Lifestyle

If you have children or pets, that can certainly factor in to what type of flooring you purchase. If your kids are very young, carpeting is a great option because it's soft and can make playtime and day-to-day living more comfortable and enjoyable for little ones. You may also want to consider color-as lighter styles won't hide the spills, dirt and other messes that may occur. Consider a "flecked" style to help hide messes and dirt. 

If you are a pet-lover, you may opt for a flooring type that is durable, moisture-resistant and easy to clean. Think about who will be living in your home and how your flooring choice will weigh in to the comfort of your lifestyle. 

The Room: Functionality

The room will often dictate what kind of material homeowners want to put into a room. For example, very rarely do people install carpeting in bathrooms. The wet and damp environment is likely to produce mold.

What do you use your room for? If you are searching for flooring in your kitchen, avid cooks might avoid tile as it is a hard surface that can be less comfortable to stand on for extended periods of time. A better option might be hardwood or laminate. Hardwood might not be ideal for an entryway if kids are running in and out tracking in dirt and moisture. Hard surfaces look great in living rooms, but if your goal is comfort, carpet might be a better route. Consider your space and the room's functionality when making your decision.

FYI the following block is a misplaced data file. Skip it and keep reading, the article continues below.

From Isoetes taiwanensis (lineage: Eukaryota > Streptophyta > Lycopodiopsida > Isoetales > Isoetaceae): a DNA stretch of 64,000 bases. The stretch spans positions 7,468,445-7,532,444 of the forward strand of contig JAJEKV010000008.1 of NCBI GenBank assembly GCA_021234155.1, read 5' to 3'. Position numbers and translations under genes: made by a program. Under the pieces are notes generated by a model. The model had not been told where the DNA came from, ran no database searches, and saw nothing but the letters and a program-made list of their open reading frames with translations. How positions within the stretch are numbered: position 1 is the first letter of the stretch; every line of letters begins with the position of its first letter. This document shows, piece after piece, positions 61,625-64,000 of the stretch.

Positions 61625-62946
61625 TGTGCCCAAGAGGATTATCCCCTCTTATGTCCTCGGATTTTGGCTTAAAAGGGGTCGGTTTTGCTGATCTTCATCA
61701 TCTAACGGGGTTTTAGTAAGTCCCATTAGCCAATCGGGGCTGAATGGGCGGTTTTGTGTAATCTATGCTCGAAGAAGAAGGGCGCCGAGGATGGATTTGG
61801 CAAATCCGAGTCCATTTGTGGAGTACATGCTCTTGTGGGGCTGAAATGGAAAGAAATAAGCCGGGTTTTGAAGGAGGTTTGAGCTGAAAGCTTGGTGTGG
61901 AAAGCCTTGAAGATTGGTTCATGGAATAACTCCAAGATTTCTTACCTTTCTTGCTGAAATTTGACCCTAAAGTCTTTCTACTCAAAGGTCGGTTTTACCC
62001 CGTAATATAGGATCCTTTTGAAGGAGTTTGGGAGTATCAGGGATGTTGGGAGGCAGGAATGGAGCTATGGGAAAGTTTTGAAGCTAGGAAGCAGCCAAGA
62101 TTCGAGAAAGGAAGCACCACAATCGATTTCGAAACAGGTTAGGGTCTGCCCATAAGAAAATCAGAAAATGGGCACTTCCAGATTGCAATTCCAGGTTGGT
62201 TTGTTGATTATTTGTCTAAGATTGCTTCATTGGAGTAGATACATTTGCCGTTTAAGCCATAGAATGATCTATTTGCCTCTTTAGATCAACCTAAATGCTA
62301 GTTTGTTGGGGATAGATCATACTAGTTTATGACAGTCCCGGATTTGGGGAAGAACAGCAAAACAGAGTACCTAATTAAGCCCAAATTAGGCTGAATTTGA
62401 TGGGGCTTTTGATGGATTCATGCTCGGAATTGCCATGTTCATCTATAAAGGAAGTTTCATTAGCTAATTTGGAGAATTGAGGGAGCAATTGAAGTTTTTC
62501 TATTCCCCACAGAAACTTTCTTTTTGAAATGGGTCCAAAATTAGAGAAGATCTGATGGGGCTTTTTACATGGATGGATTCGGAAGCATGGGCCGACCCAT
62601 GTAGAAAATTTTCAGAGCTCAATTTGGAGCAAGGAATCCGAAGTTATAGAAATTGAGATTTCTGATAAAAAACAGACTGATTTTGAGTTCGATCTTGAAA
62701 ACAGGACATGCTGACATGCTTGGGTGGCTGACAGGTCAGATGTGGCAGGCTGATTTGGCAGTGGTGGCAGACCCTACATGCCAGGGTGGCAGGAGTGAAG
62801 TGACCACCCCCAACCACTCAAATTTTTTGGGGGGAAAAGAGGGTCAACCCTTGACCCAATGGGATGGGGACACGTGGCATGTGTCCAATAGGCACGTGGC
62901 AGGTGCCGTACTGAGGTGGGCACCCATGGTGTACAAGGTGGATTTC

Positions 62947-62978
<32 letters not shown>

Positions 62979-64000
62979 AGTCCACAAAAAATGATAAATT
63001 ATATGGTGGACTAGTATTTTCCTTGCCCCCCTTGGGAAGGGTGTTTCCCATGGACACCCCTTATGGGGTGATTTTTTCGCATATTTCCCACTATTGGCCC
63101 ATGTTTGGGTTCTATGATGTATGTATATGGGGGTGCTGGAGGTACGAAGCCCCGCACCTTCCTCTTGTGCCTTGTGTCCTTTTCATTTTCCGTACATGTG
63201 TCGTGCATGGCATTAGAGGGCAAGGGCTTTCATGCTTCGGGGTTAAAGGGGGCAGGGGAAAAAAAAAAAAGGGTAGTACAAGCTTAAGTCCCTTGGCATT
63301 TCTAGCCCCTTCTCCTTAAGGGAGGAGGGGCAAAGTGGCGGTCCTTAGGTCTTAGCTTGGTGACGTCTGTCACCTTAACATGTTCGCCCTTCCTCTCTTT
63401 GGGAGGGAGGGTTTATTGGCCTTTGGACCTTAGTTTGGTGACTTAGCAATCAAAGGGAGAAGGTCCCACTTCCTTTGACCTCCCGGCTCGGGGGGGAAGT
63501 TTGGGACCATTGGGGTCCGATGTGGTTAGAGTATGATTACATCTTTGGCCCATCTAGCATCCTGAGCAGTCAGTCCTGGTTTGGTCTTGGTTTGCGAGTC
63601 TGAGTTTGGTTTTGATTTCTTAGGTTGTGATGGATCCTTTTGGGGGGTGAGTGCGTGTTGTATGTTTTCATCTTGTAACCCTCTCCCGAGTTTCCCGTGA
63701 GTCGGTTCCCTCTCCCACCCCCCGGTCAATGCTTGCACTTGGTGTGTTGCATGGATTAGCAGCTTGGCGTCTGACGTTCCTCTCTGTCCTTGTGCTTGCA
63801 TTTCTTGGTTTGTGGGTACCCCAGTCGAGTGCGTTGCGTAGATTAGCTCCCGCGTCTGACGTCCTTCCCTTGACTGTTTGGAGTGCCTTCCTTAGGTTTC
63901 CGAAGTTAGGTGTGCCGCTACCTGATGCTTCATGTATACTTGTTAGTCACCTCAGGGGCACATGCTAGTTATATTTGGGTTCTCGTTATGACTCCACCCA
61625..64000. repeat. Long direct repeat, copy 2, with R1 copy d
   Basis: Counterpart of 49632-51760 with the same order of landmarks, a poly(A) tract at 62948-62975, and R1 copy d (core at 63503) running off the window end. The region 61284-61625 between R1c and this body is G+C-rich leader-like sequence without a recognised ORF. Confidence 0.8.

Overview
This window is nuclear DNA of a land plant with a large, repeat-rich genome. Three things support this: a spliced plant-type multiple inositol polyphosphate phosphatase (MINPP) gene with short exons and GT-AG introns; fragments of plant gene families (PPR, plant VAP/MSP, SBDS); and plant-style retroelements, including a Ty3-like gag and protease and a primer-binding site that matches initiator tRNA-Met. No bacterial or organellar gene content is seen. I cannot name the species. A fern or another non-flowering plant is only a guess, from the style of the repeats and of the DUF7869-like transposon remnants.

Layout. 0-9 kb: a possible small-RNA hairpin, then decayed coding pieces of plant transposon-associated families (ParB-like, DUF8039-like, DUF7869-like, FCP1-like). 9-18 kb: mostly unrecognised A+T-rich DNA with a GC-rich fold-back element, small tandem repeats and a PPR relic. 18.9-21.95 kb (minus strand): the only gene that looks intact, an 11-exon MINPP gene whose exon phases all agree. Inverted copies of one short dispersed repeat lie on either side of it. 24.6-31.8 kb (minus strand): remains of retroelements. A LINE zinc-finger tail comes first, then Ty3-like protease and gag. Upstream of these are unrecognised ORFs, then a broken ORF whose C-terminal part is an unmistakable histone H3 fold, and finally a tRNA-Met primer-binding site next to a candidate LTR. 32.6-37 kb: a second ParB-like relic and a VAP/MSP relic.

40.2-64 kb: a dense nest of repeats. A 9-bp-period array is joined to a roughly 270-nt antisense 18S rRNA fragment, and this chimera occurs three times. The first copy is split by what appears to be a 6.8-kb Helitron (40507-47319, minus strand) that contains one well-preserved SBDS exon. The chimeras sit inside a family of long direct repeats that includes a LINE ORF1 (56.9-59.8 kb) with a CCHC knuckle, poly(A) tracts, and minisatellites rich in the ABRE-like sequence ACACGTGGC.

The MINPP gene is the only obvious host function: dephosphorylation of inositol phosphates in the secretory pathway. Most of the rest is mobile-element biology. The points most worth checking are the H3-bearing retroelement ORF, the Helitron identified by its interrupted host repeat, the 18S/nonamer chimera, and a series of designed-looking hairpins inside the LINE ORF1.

Aesthetic and Design

The many options and styles available to you may be overwhelming at first. Once you have narrowed down the type of flooring you plan to install (hardwood, carpeting, laminate, vinyl, etc.), you can get into aesthetics. How is the rest of your room designed? The rest of the house? How will your flooring choice work with the other elements of your room like furnishings and wall color? These are a just a few of the questions you will want to ask yourself.

Cost

Different flooring materials vary heavily in material costs. Installation costs are even more variable, as different materials require different techniques. Additionally, you may need to factor in other costs such as new baseboards, stains and other building material costs.

It is important to hire a flooring provider who can help you understand your needs to selecting a flooring type that meets your lifestyle and budget.

When you are looking for the perfect flooring for your new home, look no further than Rite Rug Flooring. We are the professionals you can trust in making your house the home of your dreams.